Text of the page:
Exposing the Vein of Hatred

(Trigger warning: rape, murder, talking about violent images though not using them.)

see no evil-PM-800x413One of the things so powerful to me about the #YesAllWomen conversation that has been taking place in the weeks since the Isla Vista killings, is the ways that there seems to be a wider acknowledgement growing about the layers and levels of misogyny that are operating in US culture, as well as around the world.

The international nature of the problem has been very much on my mind since I saw the shocking image of two Dalit girls, aged 14 and 16, hanging from nooses, after having been (allegedly) gang-raped and (definitively) murdered.

You won’t be seeing that image here, nor will I be knowingly linking to any articles that use it. Manasi Gopalakrishnan reports:

The girls’ family alleged that the two teenagers were raped and tortured before finally being hanged from a mango tree in a nearby orchard. Incensed by alleged police inaction, the families refused to take down the bodies from the tree for several hours. Finally the local police registered a case of rape only after several members of the girls’ community protested in front of the police station. [Emphasis added.]

In that sense, the parents’ initial gesture reminds me very much of Mamie Till’s choice to have an open-casket funeral for her son, Emmet, and her subsequent decision to allow funereal photos of her son to be published in Jet magazine. “I wanted the world to see what they did to my baby,” Mrs. Till is reported to have said. And yet in this day and age when images can travel the globe so quickly, I am not at all clear as to whether these parents in Uttar Pradesh would want their daughters’ postmortem image propagated in so widespread a fashion, and so I will not be aiding in that process. (Quite frankly, I even wonder if Mamie Till might have made a different choice in the Internet age. Or maybe her courage would have found identical expression. I simply don’t know.)

As with Eliot Rodger’s actions and their intersections with US issues such as (definitely) gun control and (allegedly) mental illness, there are multiple factors at stake in this horrifying crime. The caste system. Lack of toilets in poverty-affected regions. There’s even a new report that a state official investigating the case has stated one of the two murder victims may not have been raped.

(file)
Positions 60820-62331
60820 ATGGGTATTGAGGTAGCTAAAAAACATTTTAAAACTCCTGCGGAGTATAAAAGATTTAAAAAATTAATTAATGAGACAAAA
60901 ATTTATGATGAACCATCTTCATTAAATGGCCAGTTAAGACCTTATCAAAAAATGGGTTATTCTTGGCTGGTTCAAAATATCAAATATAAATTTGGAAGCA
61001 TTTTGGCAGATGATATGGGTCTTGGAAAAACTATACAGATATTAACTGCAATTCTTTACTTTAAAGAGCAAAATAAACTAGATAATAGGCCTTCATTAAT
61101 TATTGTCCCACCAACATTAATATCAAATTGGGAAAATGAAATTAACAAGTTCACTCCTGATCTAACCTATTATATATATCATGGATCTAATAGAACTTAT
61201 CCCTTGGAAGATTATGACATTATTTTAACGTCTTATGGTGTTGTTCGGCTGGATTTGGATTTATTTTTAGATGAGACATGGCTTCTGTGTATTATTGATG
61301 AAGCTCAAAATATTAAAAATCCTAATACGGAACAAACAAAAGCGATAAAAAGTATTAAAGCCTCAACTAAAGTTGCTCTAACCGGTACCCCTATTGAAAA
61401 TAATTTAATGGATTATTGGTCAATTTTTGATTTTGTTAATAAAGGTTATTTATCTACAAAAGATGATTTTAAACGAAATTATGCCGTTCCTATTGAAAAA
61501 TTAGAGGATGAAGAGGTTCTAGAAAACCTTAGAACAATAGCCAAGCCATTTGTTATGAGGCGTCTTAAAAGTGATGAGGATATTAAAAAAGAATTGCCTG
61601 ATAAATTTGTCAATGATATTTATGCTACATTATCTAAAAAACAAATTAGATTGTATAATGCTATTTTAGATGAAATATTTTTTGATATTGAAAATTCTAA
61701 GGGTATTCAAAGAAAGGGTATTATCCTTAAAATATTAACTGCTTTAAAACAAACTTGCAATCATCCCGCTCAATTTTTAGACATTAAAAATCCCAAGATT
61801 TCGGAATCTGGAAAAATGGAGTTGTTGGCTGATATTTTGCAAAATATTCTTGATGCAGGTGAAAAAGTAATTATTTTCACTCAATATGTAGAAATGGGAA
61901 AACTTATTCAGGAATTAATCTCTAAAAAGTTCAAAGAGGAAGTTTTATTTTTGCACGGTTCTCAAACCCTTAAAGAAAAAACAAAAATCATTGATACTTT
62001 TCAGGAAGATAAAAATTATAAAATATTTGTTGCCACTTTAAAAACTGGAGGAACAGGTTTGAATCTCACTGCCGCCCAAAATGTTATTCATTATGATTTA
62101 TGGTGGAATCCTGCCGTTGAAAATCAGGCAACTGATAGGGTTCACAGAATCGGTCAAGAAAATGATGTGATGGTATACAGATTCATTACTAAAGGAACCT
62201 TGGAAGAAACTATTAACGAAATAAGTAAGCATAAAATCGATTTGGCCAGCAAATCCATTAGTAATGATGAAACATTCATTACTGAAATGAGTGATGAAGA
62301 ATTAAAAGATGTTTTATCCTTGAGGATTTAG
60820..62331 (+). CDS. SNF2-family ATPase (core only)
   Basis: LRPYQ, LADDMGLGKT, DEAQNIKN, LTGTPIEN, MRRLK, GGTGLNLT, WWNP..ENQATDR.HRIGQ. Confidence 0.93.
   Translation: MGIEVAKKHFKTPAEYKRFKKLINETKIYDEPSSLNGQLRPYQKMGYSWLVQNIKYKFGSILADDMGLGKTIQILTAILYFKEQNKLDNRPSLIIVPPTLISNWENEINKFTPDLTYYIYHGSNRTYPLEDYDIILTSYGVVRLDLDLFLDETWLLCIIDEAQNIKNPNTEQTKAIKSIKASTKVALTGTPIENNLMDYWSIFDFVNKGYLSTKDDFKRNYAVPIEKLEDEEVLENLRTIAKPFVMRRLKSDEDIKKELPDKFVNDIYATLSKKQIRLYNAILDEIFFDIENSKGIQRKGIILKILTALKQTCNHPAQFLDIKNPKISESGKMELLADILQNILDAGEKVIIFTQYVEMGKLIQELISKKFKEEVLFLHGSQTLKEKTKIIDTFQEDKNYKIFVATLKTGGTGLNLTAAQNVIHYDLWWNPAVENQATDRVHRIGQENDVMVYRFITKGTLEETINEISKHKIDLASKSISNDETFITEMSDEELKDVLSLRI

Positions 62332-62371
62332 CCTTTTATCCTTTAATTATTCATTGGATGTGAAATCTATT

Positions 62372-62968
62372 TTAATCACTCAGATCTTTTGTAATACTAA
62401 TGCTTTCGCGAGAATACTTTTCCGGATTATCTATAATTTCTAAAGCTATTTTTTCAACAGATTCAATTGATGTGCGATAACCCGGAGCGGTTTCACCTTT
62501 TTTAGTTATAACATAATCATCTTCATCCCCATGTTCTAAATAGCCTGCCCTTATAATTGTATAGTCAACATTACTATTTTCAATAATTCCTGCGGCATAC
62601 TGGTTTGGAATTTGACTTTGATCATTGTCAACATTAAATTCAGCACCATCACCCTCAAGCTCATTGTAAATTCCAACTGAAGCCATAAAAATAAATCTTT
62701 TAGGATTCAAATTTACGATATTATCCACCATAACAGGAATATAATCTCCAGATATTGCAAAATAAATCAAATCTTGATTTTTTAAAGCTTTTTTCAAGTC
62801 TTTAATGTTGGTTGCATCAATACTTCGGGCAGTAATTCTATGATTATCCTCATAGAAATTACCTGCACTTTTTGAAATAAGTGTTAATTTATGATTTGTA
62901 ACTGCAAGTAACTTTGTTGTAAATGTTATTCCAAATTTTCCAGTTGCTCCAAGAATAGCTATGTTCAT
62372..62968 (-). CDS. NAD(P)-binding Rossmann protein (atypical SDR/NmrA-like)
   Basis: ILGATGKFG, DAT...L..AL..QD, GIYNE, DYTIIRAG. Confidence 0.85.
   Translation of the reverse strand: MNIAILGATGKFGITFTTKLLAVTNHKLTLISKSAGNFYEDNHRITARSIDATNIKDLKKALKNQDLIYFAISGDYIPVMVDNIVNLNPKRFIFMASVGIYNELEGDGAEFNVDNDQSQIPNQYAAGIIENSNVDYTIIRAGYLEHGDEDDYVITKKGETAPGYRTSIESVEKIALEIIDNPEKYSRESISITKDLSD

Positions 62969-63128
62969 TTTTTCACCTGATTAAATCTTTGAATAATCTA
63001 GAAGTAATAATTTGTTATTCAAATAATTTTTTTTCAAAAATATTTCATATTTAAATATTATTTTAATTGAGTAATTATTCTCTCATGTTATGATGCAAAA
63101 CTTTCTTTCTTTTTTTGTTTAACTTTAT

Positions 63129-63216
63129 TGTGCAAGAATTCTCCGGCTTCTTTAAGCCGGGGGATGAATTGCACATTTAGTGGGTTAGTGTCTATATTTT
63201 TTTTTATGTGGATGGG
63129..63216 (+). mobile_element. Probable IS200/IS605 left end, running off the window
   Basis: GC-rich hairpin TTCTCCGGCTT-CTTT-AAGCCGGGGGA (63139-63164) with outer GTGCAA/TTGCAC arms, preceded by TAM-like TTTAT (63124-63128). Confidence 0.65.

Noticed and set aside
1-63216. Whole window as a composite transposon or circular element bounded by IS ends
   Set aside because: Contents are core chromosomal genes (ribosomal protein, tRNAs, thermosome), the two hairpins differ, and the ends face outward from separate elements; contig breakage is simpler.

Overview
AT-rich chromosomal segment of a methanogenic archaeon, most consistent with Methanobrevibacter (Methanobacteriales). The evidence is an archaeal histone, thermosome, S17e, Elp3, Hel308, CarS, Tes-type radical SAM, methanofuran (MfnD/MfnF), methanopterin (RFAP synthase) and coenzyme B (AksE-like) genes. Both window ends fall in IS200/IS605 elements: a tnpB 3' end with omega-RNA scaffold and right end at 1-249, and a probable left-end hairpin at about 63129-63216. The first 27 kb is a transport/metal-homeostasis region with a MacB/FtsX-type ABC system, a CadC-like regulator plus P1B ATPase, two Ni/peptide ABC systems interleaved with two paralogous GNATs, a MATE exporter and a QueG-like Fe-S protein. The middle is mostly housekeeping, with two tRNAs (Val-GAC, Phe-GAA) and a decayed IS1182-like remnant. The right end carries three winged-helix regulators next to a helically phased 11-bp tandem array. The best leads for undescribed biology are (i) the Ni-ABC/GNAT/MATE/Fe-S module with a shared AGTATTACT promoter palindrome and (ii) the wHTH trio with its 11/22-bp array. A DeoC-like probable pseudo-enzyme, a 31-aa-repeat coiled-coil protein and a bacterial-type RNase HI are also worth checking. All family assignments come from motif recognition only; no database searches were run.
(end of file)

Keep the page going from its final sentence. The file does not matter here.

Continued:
(I don’t know enough yet to suss out if I think this last one is the first step of a government cover-up — at least two of the arrested suspects are policemen — or the first step at bringing careful investigative work to uncover the truth what the official has suggested might have been an honor killing or one motivated by a property dispute.)

Even with those other factors, it is undeniable that misogyny is a huge part of the cultural foundation for these crimes to occur. Mallika Dutt reports in Time that “In the context of past rapes, Mulayam Singh Yadav, head of Uttar Pradesh’s governing party, the Samajwadi Party, has said, ‘Boys will be boys. They make mistakes.’” A different Indian State Minister, Babulal Gaur, has recently said “Sometimes [rape] is right, sometimes it is wrong.”

All of which is to remind us that “#YesAllWoman isn’t just an American thing.”

As we continue to examine the negative effects of misogyny and cultures that impose toxic definitions of masculinity, it’s important not to be blind to privileges of race, sexual orientation, gender identity, classism, or cultural myopia. A lot of feminist discourse I see on the web is very stuck in these blinders, and in the same way that cultural evolution will require men to become aware to the privileges they carry in a misogynist society, it also requires those of us carrying privilege on other nexuses to wake up to that.

As Shannon Barber writes in luna luna,

Hear in your head every mansplaining nice guy or even every well intentioned usually great dude you know starting a statement with these words-
“but not all men…”
Now stop.
Okay White ladies let me explain you a thing. I’m gonna blow your mind.
That anger and frustration giving you bubble guts right now is how I feel when White women won’t listen to me.
Sit with that for a minute. Understand that how you feel when the response to your pain, your words, your experiences in regard to sexism and misogyny is not all men, but I’m a nice guy etc is the same feeling I have when White women run to interrupt, or otherwise stomp over my experiences, pain and words.
It’s an important reminder — and considering that the Facebook page where I first saw this essay then erupted into an argument about the “unnecessary hosility” of the essay saying something as cruel and abusive as “shut up for five minutes” (gasp!) — it’s a reminder we really need to be hearing.
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